Robert Frost:  A Lone Wolf

Updated on September 29, 2017
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After I fell in love with Walter de la Mare's "Silver" in Mrs. Edna Pickett's sophomore English class, circa 1962, poetry became my passion.

Robert Frost



Robert Frost is America's most beloved poet. He considered himself a "lone wolf." While other poets were clinging to schools of poetry, he clung only to poetry itself. He did not begrudge or judge other poets for clinging to schools of thought regarding poetry, but he did not mind revealing that his first love was for the art itself.

Early Years

Robert Lee Frost was born on March 26, 1874, in San Francisco, California to William and Isabelle Moody Frost. His father was a teacher and a journalist, and his mother was a teacher. He was named after General Robert E. Lee.

When Robert Lee was eleven years old, his father died of tuberculosis. To honor his father’s wish to be buried where he had been born, Robert, his mother and sister relocated across the country to Lawrence, Massachusetts, where they lived with his paternal grandfather, William Prescott Frost; his mother resumed school teaching to support her children.

With both parents having been teachers, it naturally followed that Robert Lee would spend at least some time in the classroom himself. He had been exposed to the writings of Shakespeare, Robert Burns, and William Wordsworth through his parents’ library.

Robert Lee excelled in other high school subjects in addition to literary studies, including history, botany, Latin, and Greek. He also played football, and graduated at the head of his class.

After graduating from Lawrence High School, he enrolled in Dartmouth, but he soon discovered that college life did not interest him so he after only a few months, he dropped out. He also worked for a time in a mill, and he then taught Latin at the same school where his mother had taught in Methuen, Massachusetts.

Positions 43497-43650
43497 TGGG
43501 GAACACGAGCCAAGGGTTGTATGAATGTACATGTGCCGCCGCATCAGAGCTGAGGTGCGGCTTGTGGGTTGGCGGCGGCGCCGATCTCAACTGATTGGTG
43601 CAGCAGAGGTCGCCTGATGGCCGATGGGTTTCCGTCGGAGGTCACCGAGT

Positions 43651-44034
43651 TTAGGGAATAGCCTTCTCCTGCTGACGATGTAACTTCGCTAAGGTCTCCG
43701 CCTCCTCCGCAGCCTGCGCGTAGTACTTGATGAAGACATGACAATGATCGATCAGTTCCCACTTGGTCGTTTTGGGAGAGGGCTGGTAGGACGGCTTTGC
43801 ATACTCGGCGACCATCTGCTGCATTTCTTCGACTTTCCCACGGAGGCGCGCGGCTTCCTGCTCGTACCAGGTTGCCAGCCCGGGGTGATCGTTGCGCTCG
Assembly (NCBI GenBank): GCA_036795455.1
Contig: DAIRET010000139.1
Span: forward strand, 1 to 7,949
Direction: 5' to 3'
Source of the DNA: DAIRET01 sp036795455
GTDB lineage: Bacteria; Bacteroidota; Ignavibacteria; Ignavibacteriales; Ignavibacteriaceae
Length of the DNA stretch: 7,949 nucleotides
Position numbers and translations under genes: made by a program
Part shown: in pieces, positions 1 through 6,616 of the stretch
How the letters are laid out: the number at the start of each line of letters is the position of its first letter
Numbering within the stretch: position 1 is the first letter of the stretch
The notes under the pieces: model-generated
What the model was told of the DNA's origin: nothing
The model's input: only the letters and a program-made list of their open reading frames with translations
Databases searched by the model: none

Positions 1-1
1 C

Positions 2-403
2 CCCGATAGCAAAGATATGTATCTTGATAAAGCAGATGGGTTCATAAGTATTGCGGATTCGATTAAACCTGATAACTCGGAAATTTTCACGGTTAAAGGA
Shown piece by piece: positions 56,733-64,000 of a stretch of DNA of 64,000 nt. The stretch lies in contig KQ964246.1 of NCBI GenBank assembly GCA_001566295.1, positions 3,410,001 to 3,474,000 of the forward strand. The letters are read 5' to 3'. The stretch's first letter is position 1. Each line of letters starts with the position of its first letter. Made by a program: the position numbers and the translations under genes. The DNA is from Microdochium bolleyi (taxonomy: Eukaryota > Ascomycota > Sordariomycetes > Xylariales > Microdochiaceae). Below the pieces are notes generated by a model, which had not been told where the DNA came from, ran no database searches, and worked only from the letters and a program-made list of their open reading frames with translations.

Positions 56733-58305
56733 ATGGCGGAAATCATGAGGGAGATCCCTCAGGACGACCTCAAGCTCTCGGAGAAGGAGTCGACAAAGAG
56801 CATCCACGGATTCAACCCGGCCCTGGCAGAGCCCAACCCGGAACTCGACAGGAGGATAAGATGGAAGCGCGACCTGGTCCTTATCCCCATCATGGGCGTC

Writing Poetry

Frost discovered his enthusiasm for writing poetry in high school. He succeeded in writing a poem titled “La Noche Triste," which was published in the his high school newspaper in 1890. He then was encouraged to continue to compose poems whether he was working in a mill, farming, or teaching.

In 1894, his poem, “My Butterfly: An Elegy” was accepted by a New York magazine, the Independent. He was paid $15.00 for that poem. His dedication to poetry writing thus became a permanent feature of his life.

After his marriage to his high school sweetheart, who also served as his co-valedictorian at their graduation ceremony, the couple lived on a farm in New Hampshire, where Frost enjoyed being a part-time farmer. Some of his most famous poems were inspired by his experiences on the farm: “Mending Wall,” which he wrote while in England is an example.

A Lone Wolf

The poems of Robert Frost defy easy categorization. He objected to being called a nature poet because he insisted that all his poems take the human heart and soul as their themes. They are not merely lovely pictures of flowers, birds, and trees.

While other poets were being grouped in schools of poetry through poetic theory, Frost objected to being included in any group, claiming that he was a "lone wolf." He felt that if poets needed that kind of thing, they should do it, but he preferred to remain independent.

Robert Frost - Mini Biography

© 2016 Linda Sue Grimes


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